A Life of thinking globally, acting locally, and seeking peace internally.

Wednesday, April 15, 2009

Reading Poetry, Writing Prose

I am working on my Sapna stories again. They need to be completed, especially since the kids in my son's fifth grade class continue to ask me about them. They were my critics when they were in third and fourth grade and obvously my characters found friends and my stories (about an Indian immigant family) an audience.

Since I found myself struggling with metaphor and language, I went looking for advice from my favorite English professors. Uncle Ralph said to read poetry, and my father suggested reading Chaucer.

As I began to read, Virginia Woolf "spoke" to me: "I want the concentration and the romance, the words all glued together, fused, glowing: have not time to waste any more on prose." Well, as I wound my way through the various volumes of poetry I have, I went to Vemana, the famous Telugu poet.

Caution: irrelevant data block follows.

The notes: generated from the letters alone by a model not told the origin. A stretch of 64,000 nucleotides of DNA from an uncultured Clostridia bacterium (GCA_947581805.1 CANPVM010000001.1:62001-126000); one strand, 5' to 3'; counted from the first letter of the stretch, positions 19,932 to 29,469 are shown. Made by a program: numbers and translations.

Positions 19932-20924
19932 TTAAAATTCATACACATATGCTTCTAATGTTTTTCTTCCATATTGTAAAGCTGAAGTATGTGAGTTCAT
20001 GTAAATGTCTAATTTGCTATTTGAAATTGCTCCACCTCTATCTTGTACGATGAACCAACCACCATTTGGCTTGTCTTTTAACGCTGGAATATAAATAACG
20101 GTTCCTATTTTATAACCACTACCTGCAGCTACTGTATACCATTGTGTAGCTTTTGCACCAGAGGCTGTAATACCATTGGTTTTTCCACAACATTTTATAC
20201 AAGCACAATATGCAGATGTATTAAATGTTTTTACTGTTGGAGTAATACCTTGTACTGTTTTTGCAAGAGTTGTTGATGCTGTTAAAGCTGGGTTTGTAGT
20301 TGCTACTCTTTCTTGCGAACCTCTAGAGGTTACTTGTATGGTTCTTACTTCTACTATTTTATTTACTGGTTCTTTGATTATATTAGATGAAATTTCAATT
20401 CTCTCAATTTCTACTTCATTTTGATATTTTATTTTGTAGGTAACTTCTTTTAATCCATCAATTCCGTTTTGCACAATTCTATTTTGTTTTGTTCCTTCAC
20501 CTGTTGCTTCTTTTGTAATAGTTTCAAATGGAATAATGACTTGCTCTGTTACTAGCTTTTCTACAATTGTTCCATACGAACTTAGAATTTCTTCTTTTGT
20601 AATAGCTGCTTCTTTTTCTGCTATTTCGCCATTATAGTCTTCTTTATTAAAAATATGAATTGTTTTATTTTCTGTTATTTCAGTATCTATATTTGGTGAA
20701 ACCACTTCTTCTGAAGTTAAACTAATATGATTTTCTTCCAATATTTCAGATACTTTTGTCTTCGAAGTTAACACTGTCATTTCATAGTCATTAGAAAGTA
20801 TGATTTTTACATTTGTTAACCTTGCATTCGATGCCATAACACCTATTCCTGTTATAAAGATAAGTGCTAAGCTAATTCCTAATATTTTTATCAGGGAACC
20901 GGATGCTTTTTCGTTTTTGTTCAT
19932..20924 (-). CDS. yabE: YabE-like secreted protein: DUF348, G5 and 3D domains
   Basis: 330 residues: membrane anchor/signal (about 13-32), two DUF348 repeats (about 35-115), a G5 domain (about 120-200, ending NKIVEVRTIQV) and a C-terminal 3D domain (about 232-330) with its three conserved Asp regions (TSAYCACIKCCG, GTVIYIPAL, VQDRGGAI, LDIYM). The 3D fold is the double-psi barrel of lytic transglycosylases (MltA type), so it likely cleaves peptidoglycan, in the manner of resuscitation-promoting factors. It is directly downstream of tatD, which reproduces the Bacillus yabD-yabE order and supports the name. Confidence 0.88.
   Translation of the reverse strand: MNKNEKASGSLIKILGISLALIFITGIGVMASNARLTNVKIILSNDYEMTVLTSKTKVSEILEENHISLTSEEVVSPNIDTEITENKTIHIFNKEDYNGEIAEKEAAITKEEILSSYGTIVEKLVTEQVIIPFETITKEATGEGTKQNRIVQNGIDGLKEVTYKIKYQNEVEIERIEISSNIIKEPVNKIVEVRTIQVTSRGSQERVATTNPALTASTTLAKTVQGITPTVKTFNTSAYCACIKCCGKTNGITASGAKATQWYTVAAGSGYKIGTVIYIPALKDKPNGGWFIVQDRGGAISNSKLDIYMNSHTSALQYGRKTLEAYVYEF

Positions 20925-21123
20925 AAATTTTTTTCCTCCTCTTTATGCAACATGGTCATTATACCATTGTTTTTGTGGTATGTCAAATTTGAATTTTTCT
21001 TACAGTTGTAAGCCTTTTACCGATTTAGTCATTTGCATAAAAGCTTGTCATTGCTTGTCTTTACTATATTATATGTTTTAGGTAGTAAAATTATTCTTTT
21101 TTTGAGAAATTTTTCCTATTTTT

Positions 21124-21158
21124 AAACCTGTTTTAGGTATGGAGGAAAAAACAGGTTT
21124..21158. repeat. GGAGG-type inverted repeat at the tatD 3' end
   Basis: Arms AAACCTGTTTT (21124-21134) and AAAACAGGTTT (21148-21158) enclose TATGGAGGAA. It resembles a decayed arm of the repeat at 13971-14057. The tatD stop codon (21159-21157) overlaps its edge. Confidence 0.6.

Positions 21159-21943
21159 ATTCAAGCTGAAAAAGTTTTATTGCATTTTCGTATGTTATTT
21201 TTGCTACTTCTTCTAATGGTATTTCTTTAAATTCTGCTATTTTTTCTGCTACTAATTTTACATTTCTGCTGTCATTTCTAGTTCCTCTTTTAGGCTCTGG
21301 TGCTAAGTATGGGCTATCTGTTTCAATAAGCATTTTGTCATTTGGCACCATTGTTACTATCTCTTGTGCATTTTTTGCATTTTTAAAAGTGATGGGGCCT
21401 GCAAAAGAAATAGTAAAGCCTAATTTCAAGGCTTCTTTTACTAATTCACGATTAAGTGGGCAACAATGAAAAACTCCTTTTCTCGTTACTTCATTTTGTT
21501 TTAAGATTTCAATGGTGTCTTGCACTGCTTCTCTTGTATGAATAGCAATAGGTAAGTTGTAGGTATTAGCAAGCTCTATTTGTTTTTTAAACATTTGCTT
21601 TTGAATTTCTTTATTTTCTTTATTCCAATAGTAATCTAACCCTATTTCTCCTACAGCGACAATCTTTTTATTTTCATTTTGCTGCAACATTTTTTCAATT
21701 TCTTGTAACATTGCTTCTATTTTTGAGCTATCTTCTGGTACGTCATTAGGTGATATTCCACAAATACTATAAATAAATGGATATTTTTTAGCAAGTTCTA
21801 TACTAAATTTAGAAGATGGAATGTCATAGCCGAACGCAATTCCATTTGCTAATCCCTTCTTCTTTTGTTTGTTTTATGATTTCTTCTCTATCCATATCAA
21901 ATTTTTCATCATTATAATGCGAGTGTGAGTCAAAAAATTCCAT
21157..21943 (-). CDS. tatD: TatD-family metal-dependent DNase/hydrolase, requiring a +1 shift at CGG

Vemana is one of the four foremost Bhakta Kavis (poets) who had devoted the whole of their lives for writing on subjects of Bhakti (Devotion), Gnana (Wisdom) and Vairagya (renunciation). The other three great kavis are Thyagaraja, Pothana, and Ramadasu (not sure of the order being chronologically correct).

Vemana was an 18th century social reformer, prophetic even. His poetry was simple, in the vernacular Telugu which was easily understood and the rhtym and meter helped people to memorize them easily. My parents published Vemana in English Verse, in 2001, where they presented 116 out of the 3253 available verses with translations “as close to the original as possible without distorting the meaning of the original.” When I found this translation online, I called them to help me find the original verse.

Why provide colorful dress to the deity,

Bowlfuls of food and fabulous temples?

Does God want food, clothing and shelter?

Forget fiction, prose and poetry - all roads seem to lead to theology. :)

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